Deakin University

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In vivo impact of JAK3 A573V mutation revealed using zebrafish

journal contribution
posted on 2023-02-09, 04:28 authored by Faiza BasheerFaiza Basheer, V Bulleeraz, V Q T Ngo, Clifford LiongueClifford Liongue, Alister WardAlister Ward
Background: Janus kinase 3 (JAK3) acts downstream of the interleukin-2 (IL-2) receptor family to play a pivotal role in the regulation of lymphoid cell development. Activating JAK3 mutations are associated with a number of lymphoid and other malignancies, with mutations within the regulatory pseudokinase domain common. Methods: The pseudokinase domain mutations A572V and A573V were separately introduced into the highly conserved zebrafish Jak3 and transiently expressed in cell lines and zebrafish embryos to examine their activity and impact on early T cells. Genome editing was subsequently used to introduce the A573V mutation into the zebrafish genome to study the effects of JAK3 activation on lymphoid cells in a physiologically relevant context throughout the life-course. Results: Zebrafish Jak3 A573V produced the strongest activation of downstream STAT5 in vitro and elicited a significant increase in T cells in zebrafish embryos. Zebrafish carrying just a single copy of the Jak3 A573V allele displayed elevated embryonic T cells, which continued into adulthood. Hematopoietic precursors and NK cells were also increased, but not B cells. The lymphoproliferative effects of Jak3 A573V in embryos was shown to be dependent on zebrafish IL-2Rγc, JAK1 and STAT5B equivalents, and could be suppressed with the JAK3 inhibitor Tofacitinib. Conclusions: This study demonstrates that a single JAK3 A573V allele expressed from the endogenous locus was able to enhance lymphopoiesis throughout the life-course, which was mediated via an IL-2Rγc/JAK1/JAK3/STAT5 signaling pathway and was sensitive to Tofacitinib. This extends our understanding of oncogenic JAK3 mutations and creates a novel model to underpin further translational investigations.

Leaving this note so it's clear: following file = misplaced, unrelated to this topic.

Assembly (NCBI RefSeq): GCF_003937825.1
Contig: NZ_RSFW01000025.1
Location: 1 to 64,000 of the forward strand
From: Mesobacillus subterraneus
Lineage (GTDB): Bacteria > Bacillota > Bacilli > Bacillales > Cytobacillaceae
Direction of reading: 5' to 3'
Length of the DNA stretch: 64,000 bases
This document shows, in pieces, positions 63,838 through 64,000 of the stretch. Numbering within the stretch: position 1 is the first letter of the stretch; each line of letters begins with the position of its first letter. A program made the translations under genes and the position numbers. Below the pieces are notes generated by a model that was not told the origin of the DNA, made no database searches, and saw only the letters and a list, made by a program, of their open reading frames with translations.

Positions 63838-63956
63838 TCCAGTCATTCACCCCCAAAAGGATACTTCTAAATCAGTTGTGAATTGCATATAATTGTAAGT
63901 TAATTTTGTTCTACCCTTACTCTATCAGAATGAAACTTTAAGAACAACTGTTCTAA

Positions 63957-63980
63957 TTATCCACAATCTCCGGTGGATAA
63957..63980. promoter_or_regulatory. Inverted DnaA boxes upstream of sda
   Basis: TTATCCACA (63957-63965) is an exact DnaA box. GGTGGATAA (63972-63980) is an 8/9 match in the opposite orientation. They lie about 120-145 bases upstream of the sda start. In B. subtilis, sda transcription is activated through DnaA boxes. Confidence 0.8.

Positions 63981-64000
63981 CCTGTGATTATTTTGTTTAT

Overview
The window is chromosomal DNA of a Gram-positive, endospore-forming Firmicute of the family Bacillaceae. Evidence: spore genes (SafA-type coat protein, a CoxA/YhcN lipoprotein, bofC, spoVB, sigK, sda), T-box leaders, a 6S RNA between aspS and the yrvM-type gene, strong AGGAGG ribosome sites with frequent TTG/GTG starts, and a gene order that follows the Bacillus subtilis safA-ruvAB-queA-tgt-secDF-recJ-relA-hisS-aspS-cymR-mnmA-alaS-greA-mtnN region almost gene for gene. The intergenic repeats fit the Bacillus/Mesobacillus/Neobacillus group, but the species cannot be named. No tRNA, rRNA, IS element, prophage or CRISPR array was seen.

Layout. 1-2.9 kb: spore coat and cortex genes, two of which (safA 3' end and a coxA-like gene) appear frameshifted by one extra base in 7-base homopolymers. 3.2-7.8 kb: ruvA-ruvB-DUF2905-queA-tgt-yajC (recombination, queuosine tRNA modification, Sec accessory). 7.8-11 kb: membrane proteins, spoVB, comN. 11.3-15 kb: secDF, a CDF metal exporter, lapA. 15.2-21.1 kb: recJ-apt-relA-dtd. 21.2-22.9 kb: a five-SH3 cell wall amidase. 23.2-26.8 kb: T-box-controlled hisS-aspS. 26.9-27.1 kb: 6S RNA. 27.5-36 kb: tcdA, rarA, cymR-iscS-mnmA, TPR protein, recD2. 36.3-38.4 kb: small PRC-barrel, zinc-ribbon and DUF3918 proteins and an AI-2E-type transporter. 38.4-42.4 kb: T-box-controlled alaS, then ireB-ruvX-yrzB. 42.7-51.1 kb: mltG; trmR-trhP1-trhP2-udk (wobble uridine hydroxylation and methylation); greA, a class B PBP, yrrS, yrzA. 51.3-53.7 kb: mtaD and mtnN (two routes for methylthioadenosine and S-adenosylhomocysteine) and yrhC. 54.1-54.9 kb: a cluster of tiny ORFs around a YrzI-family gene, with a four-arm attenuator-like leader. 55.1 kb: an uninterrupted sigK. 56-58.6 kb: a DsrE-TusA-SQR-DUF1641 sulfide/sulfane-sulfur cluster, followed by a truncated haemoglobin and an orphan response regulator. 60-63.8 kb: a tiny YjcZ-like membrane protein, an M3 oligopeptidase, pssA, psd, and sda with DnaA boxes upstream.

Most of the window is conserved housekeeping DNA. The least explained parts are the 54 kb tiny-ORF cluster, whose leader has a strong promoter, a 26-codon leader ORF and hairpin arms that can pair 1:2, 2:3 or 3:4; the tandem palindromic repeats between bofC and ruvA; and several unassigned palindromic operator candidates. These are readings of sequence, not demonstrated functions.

Cellular and Molecular Life Sciences